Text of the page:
Rising prices make African oil a tempting prize. But African leaders are resisting U.S. plans to militarize the continent, saying their resources should be used to alleviate poverty.
The 2006 mid-term election sent a clear signal: Americans want out of Iraq. As the occupation drags on, 10 candidates for the U.S. Congress announce a plan to bring all the troops home.
Join IPS and Mamadou Goïta for an on the ground assessment.
Teach-in with Emira Woods, examining the implications of the new U.S. military command infrastructure, AFRICOM.
The global economic crisis is just now hitting the developing world with devastating effects.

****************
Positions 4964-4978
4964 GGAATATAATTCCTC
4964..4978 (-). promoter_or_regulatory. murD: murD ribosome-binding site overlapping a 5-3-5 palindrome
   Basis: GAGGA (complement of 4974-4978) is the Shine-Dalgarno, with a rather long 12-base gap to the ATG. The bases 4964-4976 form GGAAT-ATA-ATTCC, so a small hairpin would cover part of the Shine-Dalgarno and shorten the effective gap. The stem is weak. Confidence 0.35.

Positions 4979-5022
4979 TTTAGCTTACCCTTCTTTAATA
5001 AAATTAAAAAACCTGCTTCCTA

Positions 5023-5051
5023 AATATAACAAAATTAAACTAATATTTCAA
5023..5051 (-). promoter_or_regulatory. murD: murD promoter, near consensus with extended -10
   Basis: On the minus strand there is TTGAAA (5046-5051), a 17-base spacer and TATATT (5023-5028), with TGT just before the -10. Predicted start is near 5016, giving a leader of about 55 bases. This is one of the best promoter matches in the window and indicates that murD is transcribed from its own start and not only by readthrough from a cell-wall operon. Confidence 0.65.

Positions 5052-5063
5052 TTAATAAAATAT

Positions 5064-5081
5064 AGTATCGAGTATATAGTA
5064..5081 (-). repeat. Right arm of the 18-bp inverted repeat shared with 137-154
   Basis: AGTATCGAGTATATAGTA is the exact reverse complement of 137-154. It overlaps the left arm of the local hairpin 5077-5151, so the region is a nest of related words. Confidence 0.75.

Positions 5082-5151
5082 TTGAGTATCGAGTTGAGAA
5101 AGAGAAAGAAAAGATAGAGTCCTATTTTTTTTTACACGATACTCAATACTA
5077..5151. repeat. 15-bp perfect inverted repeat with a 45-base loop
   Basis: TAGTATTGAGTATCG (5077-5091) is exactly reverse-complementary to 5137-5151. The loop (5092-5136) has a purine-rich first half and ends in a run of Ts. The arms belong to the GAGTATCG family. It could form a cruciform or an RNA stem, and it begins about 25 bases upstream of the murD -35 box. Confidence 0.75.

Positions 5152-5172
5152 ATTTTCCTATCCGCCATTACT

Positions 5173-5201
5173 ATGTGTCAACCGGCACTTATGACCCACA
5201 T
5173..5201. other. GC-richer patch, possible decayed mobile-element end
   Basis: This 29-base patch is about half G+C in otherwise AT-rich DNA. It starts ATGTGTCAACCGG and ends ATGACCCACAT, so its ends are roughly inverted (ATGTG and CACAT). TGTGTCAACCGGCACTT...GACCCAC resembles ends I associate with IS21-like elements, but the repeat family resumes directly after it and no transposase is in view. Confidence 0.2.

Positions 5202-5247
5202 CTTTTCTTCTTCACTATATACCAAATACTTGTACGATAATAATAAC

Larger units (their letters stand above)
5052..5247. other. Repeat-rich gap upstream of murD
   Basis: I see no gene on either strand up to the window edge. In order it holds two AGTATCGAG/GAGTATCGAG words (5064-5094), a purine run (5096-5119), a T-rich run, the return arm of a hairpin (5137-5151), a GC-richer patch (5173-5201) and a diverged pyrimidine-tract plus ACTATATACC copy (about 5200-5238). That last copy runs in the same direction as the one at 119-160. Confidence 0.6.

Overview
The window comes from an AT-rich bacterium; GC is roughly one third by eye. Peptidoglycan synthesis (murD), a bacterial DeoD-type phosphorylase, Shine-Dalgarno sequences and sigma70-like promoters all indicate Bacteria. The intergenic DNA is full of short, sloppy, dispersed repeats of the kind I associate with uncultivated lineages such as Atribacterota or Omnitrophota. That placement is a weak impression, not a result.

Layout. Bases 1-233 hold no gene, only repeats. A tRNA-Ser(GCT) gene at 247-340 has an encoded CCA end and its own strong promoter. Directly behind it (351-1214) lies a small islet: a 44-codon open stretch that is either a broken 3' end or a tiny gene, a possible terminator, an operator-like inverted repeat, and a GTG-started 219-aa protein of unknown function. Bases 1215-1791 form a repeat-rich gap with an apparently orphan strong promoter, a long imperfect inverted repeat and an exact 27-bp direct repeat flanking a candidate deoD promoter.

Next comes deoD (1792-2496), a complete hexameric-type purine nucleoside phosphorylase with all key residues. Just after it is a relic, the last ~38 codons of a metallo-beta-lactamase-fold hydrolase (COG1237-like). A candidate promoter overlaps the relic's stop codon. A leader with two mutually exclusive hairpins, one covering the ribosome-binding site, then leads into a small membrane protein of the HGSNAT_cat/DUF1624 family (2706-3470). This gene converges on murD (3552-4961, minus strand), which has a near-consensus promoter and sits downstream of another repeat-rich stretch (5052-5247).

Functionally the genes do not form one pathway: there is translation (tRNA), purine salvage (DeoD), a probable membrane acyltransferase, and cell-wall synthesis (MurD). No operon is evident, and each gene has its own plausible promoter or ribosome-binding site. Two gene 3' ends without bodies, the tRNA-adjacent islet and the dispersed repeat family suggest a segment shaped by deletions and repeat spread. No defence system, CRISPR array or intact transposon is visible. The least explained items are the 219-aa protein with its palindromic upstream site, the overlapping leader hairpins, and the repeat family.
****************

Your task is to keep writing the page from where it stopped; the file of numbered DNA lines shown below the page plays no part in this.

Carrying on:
A common flaw in U.S. foreign policy is the politicization of foreign assistance. Whether Republican or Democratic, U.S. administrations allow narrowly defined "national interests" - instead of needs, priorities, and realities in a given country - to dictate foreign assistance. And Rwanda is an excellent case in point.
With the new Africa Command, the United States is increasing its military footprint on an energy-rich continent.
The Bush administration is continuing its militarization of U.S.-African relations this year.
The battle for African hearts and minds will not be won if it's clear that it is being waged more for the sake of U.S. strategic interests than African needs.
The United States wants to set up a new command structure in Africa. Columnist Emira Woods and Ezekiel Pajibo explain why Liberia and Africa should just say no.